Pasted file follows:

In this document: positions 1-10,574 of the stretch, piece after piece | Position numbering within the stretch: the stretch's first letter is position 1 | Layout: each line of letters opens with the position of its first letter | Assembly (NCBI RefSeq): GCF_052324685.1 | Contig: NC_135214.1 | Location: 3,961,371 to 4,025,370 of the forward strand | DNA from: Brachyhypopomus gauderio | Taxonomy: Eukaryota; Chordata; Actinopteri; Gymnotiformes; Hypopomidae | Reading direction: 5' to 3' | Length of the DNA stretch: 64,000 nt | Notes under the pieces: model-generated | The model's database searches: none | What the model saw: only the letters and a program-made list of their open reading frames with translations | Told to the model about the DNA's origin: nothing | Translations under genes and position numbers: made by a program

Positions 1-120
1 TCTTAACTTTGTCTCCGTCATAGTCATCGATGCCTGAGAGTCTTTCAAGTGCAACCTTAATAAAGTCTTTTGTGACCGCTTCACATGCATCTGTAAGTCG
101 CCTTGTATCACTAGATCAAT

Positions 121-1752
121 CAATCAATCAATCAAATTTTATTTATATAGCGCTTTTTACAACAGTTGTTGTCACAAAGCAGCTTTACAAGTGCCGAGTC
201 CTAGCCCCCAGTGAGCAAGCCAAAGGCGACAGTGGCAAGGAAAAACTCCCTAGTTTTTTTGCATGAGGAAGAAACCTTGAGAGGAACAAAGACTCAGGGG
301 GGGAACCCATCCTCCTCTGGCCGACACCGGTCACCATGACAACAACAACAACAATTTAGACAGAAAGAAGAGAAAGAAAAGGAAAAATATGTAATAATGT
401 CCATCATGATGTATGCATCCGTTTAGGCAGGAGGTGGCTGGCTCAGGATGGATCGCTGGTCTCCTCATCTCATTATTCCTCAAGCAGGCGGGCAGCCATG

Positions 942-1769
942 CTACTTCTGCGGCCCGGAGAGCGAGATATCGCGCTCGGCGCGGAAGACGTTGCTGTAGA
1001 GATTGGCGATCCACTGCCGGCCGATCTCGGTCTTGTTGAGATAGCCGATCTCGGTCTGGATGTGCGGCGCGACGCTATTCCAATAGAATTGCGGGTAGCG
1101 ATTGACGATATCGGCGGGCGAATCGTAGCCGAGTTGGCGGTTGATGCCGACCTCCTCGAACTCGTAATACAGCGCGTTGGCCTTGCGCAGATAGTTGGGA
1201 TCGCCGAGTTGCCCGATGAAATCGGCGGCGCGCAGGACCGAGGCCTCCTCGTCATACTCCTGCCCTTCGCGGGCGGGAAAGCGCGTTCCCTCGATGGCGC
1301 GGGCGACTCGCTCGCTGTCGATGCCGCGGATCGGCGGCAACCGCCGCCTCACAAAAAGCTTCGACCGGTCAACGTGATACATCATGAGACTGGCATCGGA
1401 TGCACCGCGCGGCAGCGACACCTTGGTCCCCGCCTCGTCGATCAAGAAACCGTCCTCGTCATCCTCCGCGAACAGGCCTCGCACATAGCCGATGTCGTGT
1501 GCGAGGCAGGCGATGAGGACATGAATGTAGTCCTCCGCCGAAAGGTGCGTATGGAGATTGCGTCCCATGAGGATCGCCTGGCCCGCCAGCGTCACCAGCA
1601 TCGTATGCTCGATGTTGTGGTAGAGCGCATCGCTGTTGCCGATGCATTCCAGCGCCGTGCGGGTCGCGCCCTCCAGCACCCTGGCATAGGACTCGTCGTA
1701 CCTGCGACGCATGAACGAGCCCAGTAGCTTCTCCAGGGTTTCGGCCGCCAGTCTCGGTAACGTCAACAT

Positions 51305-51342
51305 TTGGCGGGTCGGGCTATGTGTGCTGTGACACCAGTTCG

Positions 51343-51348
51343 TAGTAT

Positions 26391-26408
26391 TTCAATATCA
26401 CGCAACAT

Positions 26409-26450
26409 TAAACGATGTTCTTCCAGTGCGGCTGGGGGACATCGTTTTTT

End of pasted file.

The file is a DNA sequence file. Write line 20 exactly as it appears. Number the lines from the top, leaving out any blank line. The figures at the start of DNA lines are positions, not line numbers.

Positions 51305-51342